Sissy: Why didn’t you bake one for me today? That sounds good! Anyway, I imagine that any area that is saturated with one culture has a certain “way things are done” in that particular community, no matter what religion. I saw many similarities with the other cultures I am familiar with but learned a lot about Jewish culture along the way. There certainly seemed to be many more restrictions and rules than I am used to in the Brooklyn Jewish community. But love is love, right Bubby?

Bubby: Correct as usual, Sissy. I really felt for these poor girls. We have Hindy, the, how shall I say, plumper and somewhat less attractive one in the group who wants to marry a Talmud scholar – a man like her own father. Leah wants to be a doctor but her mother insists that she study computers so that she will have a good career no matter what. Rachel’s family wants her to marry someone rich and powerful. It seems that most of these parents don’t really care what their daughter wants or what would make her happy. They just want them to have “successful” marriages that make them look good in the community.

Sissy: Some of the mothers in this book need to be slapped upside the head. It’s interesting that some of our characters are deeply devout and you can totally sense their devotion to God. Some are totally focused on following the letter of the law – ticking off all the boxes of how things should be done – without ever really taking any of it to heart. And then there are those who simply care about how they appear to everyone else; wearing the right clothing and jewels, having a prestigious career and a beautiful home, and seem to have nothing of the true religion in their souls.

Bubby: I loved the interplay between the three girls. They truly love and care about each other. Even when Rachel falls for a certain boy and then discovers that Leah already has feelings for him, Rachel backs off so as not to hurt her friend. I guess the “girl code” applies no matter who you are or where you live.  It’s not the style of courtship that is popular in the world today, but with divorce rates at over 50%, one has to wonder if perhaps these cultures with different standards may have some good ideas. I know that I would love to have the power to veto my children’s choice of spouse – just in case. I was so pleased that the book ended happily for (almost) everyone. I do love a happy ending.  I give Brooklyn Love by Yael Levy 3.5 bubbles, and I can’t wait to read more from her.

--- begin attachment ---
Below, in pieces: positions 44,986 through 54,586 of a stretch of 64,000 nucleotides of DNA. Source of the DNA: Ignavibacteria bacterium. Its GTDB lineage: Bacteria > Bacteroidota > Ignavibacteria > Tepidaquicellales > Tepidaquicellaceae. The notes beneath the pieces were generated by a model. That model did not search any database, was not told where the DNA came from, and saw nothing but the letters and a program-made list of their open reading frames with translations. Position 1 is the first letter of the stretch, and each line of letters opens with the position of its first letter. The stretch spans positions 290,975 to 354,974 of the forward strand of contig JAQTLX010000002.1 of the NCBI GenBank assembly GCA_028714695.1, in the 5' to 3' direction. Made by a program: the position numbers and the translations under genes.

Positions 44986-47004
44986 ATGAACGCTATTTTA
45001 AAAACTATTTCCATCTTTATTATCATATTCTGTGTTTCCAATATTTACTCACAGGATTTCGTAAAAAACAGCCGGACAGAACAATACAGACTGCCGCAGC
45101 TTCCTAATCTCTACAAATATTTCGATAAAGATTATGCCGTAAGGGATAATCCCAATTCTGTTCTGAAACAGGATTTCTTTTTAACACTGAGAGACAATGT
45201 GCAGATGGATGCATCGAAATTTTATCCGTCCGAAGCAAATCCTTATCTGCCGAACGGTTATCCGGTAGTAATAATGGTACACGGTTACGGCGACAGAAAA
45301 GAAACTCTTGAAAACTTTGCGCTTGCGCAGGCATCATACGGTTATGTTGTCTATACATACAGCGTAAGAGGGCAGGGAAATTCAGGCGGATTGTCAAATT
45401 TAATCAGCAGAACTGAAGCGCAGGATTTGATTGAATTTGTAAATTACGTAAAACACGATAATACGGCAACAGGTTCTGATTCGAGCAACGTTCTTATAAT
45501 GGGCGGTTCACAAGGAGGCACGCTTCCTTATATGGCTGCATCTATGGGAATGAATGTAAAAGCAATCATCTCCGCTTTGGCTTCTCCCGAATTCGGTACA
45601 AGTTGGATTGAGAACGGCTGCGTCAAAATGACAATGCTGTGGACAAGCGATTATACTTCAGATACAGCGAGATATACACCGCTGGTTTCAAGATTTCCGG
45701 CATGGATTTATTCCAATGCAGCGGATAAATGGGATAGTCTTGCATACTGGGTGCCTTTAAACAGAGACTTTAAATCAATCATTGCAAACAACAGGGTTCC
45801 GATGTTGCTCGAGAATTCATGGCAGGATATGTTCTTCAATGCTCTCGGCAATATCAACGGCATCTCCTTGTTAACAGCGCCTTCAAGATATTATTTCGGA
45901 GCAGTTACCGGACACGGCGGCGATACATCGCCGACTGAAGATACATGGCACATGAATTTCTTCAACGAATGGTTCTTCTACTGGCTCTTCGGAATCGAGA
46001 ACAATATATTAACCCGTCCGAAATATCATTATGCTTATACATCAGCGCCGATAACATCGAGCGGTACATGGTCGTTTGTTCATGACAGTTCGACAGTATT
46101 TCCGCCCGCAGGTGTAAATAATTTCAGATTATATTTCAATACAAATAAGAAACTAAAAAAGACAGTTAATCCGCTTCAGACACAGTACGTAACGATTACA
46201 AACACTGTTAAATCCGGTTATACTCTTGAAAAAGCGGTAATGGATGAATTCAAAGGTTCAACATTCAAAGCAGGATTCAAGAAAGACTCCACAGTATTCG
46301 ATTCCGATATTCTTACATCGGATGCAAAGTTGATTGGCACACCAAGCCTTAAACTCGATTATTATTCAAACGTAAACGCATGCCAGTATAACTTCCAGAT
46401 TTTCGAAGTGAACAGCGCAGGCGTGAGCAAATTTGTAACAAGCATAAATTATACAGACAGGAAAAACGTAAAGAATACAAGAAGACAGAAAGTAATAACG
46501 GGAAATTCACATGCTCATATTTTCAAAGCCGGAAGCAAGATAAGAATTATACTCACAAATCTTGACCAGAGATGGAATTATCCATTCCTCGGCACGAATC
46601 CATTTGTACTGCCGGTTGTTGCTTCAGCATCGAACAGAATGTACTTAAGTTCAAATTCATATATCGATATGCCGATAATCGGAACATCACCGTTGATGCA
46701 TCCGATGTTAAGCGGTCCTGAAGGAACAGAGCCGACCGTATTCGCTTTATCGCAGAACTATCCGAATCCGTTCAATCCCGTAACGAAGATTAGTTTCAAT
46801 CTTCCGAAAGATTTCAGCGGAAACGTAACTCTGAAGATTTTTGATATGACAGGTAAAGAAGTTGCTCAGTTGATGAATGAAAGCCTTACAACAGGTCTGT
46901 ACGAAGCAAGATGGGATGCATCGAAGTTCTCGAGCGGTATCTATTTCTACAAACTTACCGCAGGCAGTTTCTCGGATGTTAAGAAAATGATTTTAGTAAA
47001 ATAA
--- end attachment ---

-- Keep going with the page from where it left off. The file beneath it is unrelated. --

Sissy: Ah, well, I think most parents have those feelings.  Remember our dad?  The one who started salivating when the man from India offered 10 grand for a marriage contract between his son and me?  The one who later wanted me to marry the son of the rich carpet store chain owner even though the guy was a schmuck (see, those Yiddish words come in handy)?  I could go on, but I won’t. Someone in the book even tries to make a case for parent-arranged marriages, because that makes things much less complicated.  After reading the book you can see why.  I really enjoyed this story–3.75 bubbles from me.  Ms Levy has a second book, Starstruck (also published by Crimson Romance)  which takes place in the same community and a third book Touchdown (a paranormal romantic- comedy) coming out Dec. 9.

Click HERE to buy Brooklyn Love by Yael Levy at Amazon.com

© Bubble Bath Books 2013

We received a complimentary copy of Brooklyn Love in return for a fair review. No other compensations, monetary or otherwise, were given.